Reference: BMCD 894
Bar code: 8427328008945
· Collector's Edition
· Issued in Digipack
· 2 Original LPs on 1 CD
· Original Cover Art and Liner Notes
· Stereo Recordings
· Newly Remastered in 24-Bit
There have been no more enticing invitations out on the jazz dance floor than that of the orchestra of Les and Larry Elgart, with their sharp and clean sound. Their arrangements are full of life and invention in a modern idiom, the melodies always backed by the Elgart’s solid musical ideas about sound and texture. As for the men behind the instruments, they are all grounded in the jazz tradition, and show their ability for fine ensemble playing. Any of the tunes in this album is bound to provide plenty of musical thought, but it is likely that before the thought begins to get too deep, the feet will begin tapping and the dance will be on. And that was always the leaders’ intention.
Each album by the Elgart brothers hit the best-seller list with almost monotonous regularity, and each was as fresh and appealing as its predecessor. Their intense search for perfection always led them further and further into experimentation in an effort to find a mellow, haunting tone, with a definite, recognizable style. The absence of piano, for example, makes for a light, swinging and airy sound, with a depth and richness that is almost tangible in this happy collection of standard favorites and Elgart originals.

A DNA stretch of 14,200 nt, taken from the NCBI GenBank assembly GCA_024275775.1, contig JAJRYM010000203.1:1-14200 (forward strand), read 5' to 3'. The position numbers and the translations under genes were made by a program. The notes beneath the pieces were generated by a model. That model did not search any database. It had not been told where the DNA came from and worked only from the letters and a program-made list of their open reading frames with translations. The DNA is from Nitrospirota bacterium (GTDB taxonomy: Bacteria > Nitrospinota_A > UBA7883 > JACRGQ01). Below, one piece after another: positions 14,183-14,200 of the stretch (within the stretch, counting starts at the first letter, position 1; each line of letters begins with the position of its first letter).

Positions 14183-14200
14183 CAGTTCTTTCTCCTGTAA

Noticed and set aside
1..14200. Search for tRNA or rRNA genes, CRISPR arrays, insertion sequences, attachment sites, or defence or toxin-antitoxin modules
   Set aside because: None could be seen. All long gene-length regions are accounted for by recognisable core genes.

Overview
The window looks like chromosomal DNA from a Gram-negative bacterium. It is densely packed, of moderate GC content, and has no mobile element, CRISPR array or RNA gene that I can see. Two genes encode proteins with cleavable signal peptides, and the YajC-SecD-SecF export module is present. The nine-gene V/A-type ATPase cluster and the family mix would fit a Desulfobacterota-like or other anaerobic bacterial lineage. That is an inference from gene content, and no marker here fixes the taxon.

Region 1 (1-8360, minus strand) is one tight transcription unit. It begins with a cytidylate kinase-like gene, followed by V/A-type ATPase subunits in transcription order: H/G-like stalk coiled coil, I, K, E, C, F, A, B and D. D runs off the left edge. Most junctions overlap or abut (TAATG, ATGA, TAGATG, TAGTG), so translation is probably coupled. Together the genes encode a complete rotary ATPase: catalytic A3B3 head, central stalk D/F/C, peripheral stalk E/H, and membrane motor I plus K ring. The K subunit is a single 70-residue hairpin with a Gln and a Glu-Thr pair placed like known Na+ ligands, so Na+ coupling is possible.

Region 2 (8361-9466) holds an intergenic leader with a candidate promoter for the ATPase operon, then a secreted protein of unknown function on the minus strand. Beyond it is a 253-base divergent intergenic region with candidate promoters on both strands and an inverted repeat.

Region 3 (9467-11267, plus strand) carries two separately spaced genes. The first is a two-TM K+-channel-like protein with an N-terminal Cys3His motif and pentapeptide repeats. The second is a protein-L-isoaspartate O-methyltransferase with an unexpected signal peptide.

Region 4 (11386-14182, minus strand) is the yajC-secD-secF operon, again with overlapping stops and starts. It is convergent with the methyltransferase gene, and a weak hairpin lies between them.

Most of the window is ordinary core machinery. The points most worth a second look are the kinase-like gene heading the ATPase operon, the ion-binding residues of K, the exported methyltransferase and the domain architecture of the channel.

"Brothers Les and Larry Elgart formed their first jazz-tinged dance band in 1945 - an unpropitious time to enter the sphere when many name leaders were crashing. The Elgart crew limped on until 1948 before their demise. However, re-forming in 1953, and with Columbia behind them, the band purveyed a brand of swinging dance accompaniments, notable for crisp, precise ensemble playing and smooth, catchy charts, and became a huge commercial success.
Many jazz musicians passed through the ranks - trombonist Eddie Bert, bassist Sonny Dallas, saxophonists Eddie Shu and Vinnie Dean, drummer Jerry Segal, guitarist Turk Van Lake among them. For young jazzers, the Elgart stable was the perfect place to learn the value of accurate section work, and for more established figures it was a refuge when jazz gigs dried up.
This was essentially an ensemble outfit, with solos as rare as hens' teeth. Any surplus space often went to Larry Elgart, featured on several titles, but in any case there wasn't much room for personal embellishment since every track bar one runs for under three minutes. This adherence to minimalist performance in the heyday of the LP is not as puzzling as it may seem at first glance. Many of these compact tracks would have found their way into jukeboxes in dance clubs, bars and studios.
The playing is always bright and very listenable. The Elgarts should be praised for their meticulous arrangements and for recruiting the likes of Bill Finegan to supplement the orchestrations; he was responsible for the charts on both Rye and Billy Boy. Of its type and for the audience it was aimed at this was classy music of a standard that would ultimately disappear under the weight and volume of rock ’n’ roll."
Mark Gardner (November, 2017)
Jazz Journal Magazine